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China: Rising or Crashing?

Over the last week, I’ve read a flurry of new pieces on China, plus started a new book. Here’s how things look:

1. The best of the bunch is Ethan Devine’s “The Japan Syndrome” piece in Foreign Policy, which makes the case that massive problems are still in the way of China’s development into an innovative, service- (and therefore domestic-demand-) dependent society, problems that, if left unattended, will lead China to enter a period of Japanese-style stagnation. In short, China is still in the world Paul Krugman described sixteen years ago writing about Japan here (partly gated). Devine concludes:

History has given China this moment to do what Japan could not. The Japanese did not seriously attempt to rebalance until their economy was well-developed, ossified, and allergic to change. So when the jig was up on their longstanding economic model, rather than rebalance, Japan unraveled. In this sense, the global financial crisis was serendipitous for China. By reminding China’s leadership that relying on exports means depending on unreliable foreigners, the crisis put the pain of rebalancing in perspective. It is not out of altruism that we have seen renminbi appreciation accompanying Chinese wage hikes and other rebalancing measures. A slight loosening of controls over media and finance could be in the offing. Deregulating the service sector might be a frightening political proposition, but perhaps less so than not having one when the exports dry up.

2. Not even time-tested IR theorists, such as Steve Walt, know whether China’s growth will lead to a balancing coalition against it. As Walt argues here, whether Asian states will choose to balance against, or bandwagon with, China “is far from certain, however, and I frankly don’t expect it to occur before the end of my own career.”

3. This question of regional balance against China is coming to the fore because there’s more and more speculation (evidence?) that India will outgrow China. (This is, in my view, a debate heavily tinted by ideology, as it supposedly pits democracy against authoritarianism.) The Economist recently had a cover and a couple of pieces about this, here and here, though gated. The magazine is sanguine about India’s prospects for growth:

India’s GDP is expected to grow by 8.5% this year, and could grow even faster. Chetan Ahya and Tanvee Gupta of Morgan Stanley, an investment bank, predict that India’s growth will start to outpace China’s within three to five years. China will rumble along at 8% rather than double digits; India will rack up successive years of 9-10%. For the next 20-25 years, India will grow faster than any other large country, they expect. Other long-range forecasters paint a similar picture.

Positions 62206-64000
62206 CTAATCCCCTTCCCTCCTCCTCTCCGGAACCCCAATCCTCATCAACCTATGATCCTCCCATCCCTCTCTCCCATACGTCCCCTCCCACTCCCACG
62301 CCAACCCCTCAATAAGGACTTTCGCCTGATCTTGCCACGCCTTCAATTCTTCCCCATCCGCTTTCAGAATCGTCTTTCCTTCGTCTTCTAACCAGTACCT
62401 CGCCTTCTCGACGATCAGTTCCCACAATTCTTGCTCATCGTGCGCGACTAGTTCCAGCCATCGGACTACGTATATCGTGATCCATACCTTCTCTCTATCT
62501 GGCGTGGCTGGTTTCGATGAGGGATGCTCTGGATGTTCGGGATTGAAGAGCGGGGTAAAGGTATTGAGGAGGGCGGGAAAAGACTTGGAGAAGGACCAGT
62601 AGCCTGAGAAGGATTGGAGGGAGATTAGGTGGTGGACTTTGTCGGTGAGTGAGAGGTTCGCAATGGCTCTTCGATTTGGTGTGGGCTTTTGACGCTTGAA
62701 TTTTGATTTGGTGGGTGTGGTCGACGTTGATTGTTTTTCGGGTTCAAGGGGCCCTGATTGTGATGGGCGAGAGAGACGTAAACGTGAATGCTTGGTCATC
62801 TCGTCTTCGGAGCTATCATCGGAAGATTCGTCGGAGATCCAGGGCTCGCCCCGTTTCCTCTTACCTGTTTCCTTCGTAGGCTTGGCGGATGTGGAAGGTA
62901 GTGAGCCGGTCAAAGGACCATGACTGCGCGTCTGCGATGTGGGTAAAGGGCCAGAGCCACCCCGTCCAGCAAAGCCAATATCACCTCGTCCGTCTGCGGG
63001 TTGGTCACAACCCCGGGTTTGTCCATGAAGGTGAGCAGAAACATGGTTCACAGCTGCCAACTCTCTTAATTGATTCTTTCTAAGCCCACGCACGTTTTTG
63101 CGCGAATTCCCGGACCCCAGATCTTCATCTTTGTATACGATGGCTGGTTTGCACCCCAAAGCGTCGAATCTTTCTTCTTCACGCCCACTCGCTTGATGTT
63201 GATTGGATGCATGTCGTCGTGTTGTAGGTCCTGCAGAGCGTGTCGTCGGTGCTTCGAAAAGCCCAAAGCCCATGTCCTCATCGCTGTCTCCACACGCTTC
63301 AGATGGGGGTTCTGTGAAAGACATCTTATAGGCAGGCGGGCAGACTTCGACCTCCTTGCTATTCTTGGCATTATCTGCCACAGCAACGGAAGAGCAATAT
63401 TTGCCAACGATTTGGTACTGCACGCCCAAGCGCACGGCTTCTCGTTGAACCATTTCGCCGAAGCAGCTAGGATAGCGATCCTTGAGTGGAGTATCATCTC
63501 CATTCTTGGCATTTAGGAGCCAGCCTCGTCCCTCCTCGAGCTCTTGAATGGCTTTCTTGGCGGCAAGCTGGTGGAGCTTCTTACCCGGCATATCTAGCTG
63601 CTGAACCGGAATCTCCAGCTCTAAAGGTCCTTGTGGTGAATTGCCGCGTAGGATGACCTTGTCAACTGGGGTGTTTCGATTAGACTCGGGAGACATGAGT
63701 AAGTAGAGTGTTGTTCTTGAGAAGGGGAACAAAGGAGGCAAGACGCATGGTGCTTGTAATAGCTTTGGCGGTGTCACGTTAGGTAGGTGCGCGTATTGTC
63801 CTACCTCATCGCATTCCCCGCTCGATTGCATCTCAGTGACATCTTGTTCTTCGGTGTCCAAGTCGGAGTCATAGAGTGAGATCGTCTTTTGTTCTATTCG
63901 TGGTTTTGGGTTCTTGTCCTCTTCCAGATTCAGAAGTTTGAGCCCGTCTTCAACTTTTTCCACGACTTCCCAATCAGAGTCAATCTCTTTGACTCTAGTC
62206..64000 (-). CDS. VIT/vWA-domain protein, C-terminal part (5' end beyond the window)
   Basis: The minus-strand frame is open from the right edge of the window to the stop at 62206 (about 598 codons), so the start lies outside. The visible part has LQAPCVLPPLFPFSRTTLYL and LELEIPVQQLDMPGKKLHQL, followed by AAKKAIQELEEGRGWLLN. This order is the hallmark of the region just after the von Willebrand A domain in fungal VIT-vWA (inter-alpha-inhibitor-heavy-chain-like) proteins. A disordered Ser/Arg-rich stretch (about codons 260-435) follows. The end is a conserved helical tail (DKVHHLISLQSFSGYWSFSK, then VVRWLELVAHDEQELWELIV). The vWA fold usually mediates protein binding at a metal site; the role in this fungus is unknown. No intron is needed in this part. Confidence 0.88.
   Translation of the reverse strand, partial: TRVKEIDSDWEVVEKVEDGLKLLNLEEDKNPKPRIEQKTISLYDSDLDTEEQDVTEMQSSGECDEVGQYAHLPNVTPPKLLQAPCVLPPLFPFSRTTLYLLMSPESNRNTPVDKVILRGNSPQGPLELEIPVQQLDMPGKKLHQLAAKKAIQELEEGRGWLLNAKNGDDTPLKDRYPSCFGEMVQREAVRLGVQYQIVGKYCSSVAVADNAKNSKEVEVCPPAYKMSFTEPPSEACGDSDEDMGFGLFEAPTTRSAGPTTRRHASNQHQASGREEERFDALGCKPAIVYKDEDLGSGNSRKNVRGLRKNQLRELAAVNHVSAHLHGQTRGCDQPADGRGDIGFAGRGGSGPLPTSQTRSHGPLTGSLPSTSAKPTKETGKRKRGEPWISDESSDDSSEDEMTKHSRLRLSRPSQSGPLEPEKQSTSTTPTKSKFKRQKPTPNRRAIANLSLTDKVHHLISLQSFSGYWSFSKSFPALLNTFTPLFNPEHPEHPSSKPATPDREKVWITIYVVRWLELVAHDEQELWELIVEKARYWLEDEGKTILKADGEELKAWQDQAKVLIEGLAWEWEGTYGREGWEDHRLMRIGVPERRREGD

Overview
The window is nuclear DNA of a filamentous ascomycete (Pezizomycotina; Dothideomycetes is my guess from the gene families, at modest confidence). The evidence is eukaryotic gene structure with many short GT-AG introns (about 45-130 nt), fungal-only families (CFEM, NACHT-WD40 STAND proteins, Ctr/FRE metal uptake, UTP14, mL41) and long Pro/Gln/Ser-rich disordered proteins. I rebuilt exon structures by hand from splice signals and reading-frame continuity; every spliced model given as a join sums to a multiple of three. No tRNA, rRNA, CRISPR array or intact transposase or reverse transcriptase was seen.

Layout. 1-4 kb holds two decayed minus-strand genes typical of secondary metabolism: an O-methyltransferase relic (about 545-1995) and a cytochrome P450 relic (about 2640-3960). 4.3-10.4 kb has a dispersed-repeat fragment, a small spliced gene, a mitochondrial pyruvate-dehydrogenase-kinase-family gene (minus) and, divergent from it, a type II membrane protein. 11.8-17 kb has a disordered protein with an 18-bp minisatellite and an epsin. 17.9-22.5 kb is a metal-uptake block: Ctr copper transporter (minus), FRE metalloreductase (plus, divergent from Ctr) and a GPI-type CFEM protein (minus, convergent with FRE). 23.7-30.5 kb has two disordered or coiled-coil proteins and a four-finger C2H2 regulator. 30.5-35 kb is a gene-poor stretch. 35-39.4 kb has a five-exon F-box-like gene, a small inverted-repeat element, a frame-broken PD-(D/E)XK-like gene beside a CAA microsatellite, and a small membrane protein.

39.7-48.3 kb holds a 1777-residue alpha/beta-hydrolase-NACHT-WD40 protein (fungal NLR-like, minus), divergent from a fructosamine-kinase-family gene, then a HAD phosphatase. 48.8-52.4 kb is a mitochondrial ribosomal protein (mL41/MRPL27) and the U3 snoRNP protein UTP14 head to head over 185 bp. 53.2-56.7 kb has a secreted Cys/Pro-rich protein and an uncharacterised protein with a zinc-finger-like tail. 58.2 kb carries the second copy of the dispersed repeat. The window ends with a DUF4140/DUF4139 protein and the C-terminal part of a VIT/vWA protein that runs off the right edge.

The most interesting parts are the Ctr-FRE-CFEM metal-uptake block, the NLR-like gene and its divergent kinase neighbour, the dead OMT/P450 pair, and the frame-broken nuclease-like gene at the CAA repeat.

And it pins these hypothetically higher growth rates on demographics and democracy, with the latter ensuring a strong Western audience for such punditing. Democracy is the factor that will enable India to generate the kind of service-sector innovation that will boost domestic demand and therefore guarantee stable growth.

The only certainty I have is that the difficulty (impossibility?) of predicting the growth rate of a billion-plus country will not deter the emergence of another cottage industry mirroring the “China’s rise” one, this time devoted to India. Good luck there.

3. Edward Steinfield’s Playing Our Game: Why China’s Rise Doesn’t Threaten the West, makes the case against worrying, by arguing that China is, well, playing the West’s game:

The bottom line is that China today is growing not by writing its own rules, but instead by internalizing the rules of the advance industrialized West. It has grown not by conjuring up its own unique political-economic institutions, but instead by increasingly harmonizing with our own. In essence, China today — a country at the peak of its modernization revolution — is doing something it historically never did before. It is playing our game.

I’m only part of the way through, but Steinfeld’s book is a good read, helpful in answering the fundamental question few of the doom-and-gloomers ask: What is it in the international system that China would change if it could? Without a clear answer to this, it is hard to see why China would become a threat to the West.

4. In sum, nobody knows. As usual. If there ever was a topic — perhaps Japan in the 1980s — that demonstrates how we privilege information over knowledge, it is the whole rise of China thing. Every week, every day, someone (your humble blogger included) writes something about it, yet we know little about the outcome, because we know little about the underlying factors that determine whether such things as hegemonic transitions take place peacefully or not. Someone should write a good book about it.

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categories: development, national security. | tags: .

Posted at 7:51 am

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  1. Konstnatinos Travlos says

    The danger is less that China will become threatening as it develops but that certain policy makers beleive that it will, overestimate Chinese growth patterns and base an aggresive policy on those projections. It happend in the past when the German policy makers of Weimar became certain that Russia would develop fast, become more stronger then Germany and then attack it. We got WWI out of it.

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